The ability to get fair compensation for all work performed as a truck driver is under attack in the U.S. House of Representatives.
The Aviation Innovation, Reform and Reauthorization Act, HR4441, is a bill that, obviously, largely deals with authorization and reform of aviation programs. Nestled in the legislative language is a provision pushed by large motor carriers. That provision would have a far-reaching, negative effect on the way truck drivers are compensated, according to the Owner-Operator Independent Drivers Association.
Section 611 was inserted in HR4441, dubbed the AIRR Act for short, in response to a U.S. Court of Appeals for the 9th Circuit decision that upheld meal and rest break pay for employee drivers in California.
If the bill is passed with Section 611 intact, motor carriers would only have to pay drivers on a piecework or per-mile basis. Gone would be any chance at pay for detention time, safety inspections, paperwork, or any other work-related tasks that do not involve racking up miles. It would also gut the ability of states to individually address these sorts of issues in the future, according to OOIDA.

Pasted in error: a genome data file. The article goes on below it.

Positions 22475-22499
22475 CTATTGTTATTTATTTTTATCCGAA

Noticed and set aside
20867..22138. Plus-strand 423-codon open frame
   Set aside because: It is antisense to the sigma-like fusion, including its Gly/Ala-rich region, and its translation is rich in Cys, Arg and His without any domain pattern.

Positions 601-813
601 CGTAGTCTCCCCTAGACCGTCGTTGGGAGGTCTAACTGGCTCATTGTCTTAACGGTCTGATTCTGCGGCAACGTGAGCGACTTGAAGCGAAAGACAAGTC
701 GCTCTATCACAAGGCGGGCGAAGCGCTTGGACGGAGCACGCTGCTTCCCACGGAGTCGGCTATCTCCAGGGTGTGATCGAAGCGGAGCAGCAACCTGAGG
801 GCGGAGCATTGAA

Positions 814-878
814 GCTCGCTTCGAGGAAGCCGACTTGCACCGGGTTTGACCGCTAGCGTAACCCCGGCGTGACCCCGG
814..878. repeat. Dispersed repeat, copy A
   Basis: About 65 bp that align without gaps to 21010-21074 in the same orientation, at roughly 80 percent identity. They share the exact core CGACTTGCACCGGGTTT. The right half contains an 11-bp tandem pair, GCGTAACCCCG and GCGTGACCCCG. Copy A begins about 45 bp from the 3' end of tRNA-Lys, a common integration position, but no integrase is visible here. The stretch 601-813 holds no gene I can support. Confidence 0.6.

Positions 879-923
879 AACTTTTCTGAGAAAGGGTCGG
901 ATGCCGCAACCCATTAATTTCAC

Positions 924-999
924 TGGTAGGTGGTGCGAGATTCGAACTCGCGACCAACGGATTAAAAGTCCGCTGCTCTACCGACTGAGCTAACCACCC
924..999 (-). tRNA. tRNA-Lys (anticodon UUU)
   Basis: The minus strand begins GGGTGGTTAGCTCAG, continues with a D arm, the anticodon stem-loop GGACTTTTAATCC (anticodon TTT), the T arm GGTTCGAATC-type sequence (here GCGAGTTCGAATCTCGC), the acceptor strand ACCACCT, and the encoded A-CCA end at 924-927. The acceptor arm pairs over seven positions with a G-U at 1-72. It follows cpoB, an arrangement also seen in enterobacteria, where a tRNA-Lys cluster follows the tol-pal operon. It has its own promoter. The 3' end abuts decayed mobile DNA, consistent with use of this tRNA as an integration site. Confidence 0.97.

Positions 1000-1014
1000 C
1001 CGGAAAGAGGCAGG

The language is similar to an amendment that Rep. Jeff Denham, R-Calif., attempted to get included in the highway bill, Fixing America’s Surface Transportation Act or FAST Act. OOIDA successfully fought to prevent the amendment’s inclusion into the final bill signed into law in December 2015.
“This language is going in the exact opposite direction of where having a viable, professional workforce of drivers needs to be,” OOIDA Executive Vice President Todd Spencer said. “The greatest inefficiency in trucking today is drivers’ time being squandered in required work-related activity that’s not driving. This is not about growing a professional workforce of drivers. It’s about institutionalizing a system for legitimate work to be forever donated.”
The lack of congressional discussion on the issue provides reason for pause as well, according to Spencer.
“This is not a provision that proponents are saying exactly how it would play out, what problem it fixes. It’s not been subject to any hearing, any discussion,” Spencer said.
OOIDA issued a Call to Action mobilizing members as well as their friends and families to call lawmakers in the U.S. House to oppose Section 611.
Spencer said time is short to let lawmakers know that truck drivers are opposed to not being compensated for work performed – all work performed.
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